States With No State Income Tax
The first issue that you need to consider is whether or not you will have to pay state income tax on any of your retirement income. The states listed below, do not have a state income tax on regular income, although there are some other issues, mentioned below, that you want to consider.
New Hampshire and Tennessee do tax your dividends and interest income. In addition, some of those states, like Texas, have unusually high property taxes that can amount to more than residents would have paid in income taxes in other states. It is important for retirees to consider ALL the taxes that they will pay in their new location, including sales, personal property, estate and inheritance taxes.
Cities with Moderate Taxes and a Desirable Quality of Life
Paying low taxes is not enough to guarantee a pleasant retirement. Most retirees also want to enjoy a pleasant lifestyle, as well. In other words, they are looking for places where they will be able to afford to live on their retirement income while, at the same time, being able to have fun in locations where they feel safe, with good transportation and access to quality healthcare.
Many retirees also want to be able to live in the same region of the country where their adult children and grandchildren live. Often they want easy access to parks and beaches or lakes. They may be looking for a mild climate.
With all those considerations in mind, here are "Eight Tax-Friendly Cities" that, according to Where to Retire magazine, may meet your overall needs:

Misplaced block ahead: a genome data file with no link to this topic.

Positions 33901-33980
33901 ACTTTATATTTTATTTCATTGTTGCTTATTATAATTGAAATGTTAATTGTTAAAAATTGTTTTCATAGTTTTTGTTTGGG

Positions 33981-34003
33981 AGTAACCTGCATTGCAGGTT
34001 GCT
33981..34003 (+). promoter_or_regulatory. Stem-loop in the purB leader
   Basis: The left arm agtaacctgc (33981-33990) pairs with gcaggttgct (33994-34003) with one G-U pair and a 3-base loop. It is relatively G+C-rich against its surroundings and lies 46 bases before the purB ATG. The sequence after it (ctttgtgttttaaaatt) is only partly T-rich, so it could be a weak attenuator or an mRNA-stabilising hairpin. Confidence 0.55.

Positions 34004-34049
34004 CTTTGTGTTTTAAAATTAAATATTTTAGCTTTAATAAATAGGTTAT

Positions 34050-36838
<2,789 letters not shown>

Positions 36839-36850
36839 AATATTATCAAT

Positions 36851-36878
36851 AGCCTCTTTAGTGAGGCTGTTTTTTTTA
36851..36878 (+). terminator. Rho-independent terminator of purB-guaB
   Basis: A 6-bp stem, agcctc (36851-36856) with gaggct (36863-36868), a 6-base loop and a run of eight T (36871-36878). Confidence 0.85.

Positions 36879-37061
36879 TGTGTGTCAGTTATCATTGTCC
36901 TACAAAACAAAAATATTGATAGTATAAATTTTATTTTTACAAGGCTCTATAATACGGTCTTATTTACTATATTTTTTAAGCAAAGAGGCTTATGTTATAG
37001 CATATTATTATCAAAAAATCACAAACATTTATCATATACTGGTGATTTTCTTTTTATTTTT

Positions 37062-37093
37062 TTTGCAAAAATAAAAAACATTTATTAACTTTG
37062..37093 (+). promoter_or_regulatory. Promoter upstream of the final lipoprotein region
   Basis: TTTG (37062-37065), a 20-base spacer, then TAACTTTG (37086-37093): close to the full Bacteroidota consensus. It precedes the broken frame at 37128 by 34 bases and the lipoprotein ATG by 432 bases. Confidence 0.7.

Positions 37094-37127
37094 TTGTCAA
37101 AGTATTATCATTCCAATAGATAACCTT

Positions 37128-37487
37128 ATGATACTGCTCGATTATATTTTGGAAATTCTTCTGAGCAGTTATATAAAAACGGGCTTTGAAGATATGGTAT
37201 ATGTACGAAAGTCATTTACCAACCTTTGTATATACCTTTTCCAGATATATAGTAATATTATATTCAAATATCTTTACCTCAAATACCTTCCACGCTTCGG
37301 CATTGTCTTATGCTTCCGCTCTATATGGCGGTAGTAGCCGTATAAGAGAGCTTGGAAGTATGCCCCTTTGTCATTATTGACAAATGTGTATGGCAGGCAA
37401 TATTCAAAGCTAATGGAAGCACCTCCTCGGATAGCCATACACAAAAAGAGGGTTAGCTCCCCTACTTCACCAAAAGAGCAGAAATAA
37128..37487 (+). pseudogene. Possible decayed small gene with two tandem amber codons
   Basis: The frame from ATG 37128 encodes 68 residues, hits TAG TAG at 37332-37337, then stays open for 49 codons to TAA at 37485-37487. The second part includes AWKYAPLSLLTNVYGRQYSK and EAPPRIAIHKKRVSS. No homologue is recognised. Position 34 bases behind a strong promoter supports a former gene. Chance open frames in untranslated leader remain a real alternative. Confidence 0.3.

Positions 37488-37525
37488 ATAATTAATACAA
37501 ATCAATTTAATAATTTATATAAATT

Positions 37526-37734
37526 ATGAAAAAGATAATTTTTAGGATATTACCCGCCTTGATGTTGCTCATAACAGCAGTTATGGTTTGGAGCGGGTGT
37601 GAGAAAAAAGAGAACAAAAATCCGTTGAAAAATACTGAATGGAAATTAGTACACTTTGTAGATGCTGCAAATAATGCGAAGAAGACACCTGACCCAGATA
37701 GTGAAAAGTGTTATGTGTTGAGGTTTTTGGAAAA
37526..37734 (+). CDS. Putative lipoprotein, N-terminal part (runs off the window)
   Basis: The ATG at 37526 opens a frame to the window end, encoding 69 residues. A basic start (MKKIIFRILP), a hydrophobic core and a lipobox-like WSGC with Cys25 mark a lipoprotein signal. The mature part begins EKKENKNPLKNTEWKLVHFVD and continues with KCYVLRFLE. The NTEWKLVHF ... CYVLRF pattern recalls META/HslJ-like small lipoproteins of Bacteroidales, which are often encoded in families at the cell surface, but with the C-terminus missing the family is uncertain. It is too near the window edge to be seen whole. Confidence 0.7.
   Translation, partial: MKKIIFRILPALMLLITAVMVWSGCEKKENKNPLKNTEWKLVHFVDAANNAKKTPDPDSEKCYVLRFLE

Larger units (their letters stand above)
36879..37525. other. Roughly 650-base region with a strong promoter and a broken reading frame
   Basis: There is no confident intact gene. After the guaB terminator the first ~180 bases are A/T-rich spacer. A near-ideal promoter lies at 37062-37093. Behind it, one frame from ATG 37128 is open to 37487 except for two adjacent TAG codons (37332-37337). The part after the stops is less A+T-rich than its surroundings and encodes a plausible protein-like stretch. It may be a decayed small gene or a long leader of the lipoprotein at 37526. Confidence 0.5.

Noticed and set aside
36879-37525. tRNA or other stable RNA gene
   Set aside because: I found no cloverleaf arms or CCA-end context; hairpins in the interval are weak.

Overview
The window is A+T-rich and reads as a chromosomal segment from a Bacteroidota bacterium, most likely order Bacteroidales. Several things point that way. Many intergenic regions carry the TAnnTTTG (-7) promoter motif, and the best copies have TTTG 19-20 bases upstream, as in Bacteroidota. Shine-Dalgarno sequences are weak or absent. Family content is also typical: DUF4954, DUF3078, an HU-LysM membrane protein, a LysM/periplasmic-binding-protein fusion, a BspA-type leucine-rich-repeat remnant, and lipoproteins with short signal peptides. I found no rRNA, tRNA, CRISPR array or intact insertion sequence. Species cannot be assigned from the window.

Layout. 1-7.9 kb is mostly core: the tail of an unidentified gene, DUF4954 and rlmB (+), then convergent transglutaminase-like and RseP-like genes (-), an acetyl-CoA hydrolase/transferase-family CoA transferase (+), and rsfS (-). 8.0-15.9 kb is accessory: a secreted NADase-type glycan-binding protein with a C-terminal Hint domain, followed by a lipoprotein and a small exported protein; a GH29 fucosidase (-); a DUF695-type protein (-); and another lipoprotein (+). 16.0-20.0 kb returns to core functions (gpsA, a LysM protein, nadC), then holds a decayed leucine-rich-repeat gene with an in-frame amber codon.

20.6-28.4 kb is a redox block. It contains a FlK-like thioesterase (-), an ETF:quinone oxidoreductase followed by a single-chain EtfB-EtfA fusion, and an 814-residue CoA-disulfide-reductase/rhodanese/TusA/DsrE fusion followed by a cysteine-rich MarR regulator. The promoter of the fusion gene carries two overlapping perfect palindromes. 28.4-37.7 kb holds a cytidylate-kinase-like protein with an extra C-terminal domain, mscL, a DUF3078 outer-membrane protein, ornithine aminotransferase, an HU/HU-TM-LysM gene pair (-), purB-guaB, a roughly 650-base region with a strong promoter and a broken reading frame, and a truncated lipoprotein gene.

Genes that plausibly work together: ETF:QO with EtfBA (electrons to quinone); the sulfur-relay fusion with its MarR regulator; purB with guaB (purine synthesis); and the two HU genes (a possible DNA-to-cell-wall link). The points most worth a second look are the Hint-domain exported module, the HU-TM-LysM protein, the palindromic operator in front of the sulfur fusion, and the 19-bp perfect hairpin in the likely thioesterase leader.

Fort Lauderdale, Florida
St. Marys, Georgia
Spartanburg, South Carolina
Manitou Springs, Colorado
Boulder City, Nevada
Of course, this is just a sampling of the possible choices that are available. As you can see, several of the listed cities are actually in the states that do have a state income tax. This is because the magazine looked at the entire tax burden that people experience, including property and sales taxes. Even if those particular cities will not work for you, you may consider other affordable and interesting towns within those same states. In particular, Florida, Georgia, South Carolina and Arizona are popular and affordable retirement meccas.
As you can see, you may not wish to move to a state simply because it does not have income taxes, until you carefully study what other taxes you may be expected to pay, as well as the overall cost-of-living.
The best state for retirement may be different for each individual. Some of the questions you may want to ask yourself:
Do you plan to buy or rent in my new location?
How do home prices and rents compare from state to state?
What will be the total impact of the taxes you will be paying?
What is the overall cost of living?
What will it cost to enjoy your favorite pastimes, hobbies and activities?
Will you have convenient access to healthcare and other services?
How much will it cost to travel to visit your loved ones?
Once you have researched the answers to these questions and considered the amount you will be paying in taxes and other expenses, then you will have gone a long way towards deciding the best place for you to live economically during retirement, while paying the lowest taxes possible.
"8 Tax-Friendly Cities," Where to Retire magazine, January/February 2015 issue, pg. 52.
For more ideas about good places to retire, use the tabs at the top of this article to find links to dozens of other articles, including where to retire both in the United States and in other countries.
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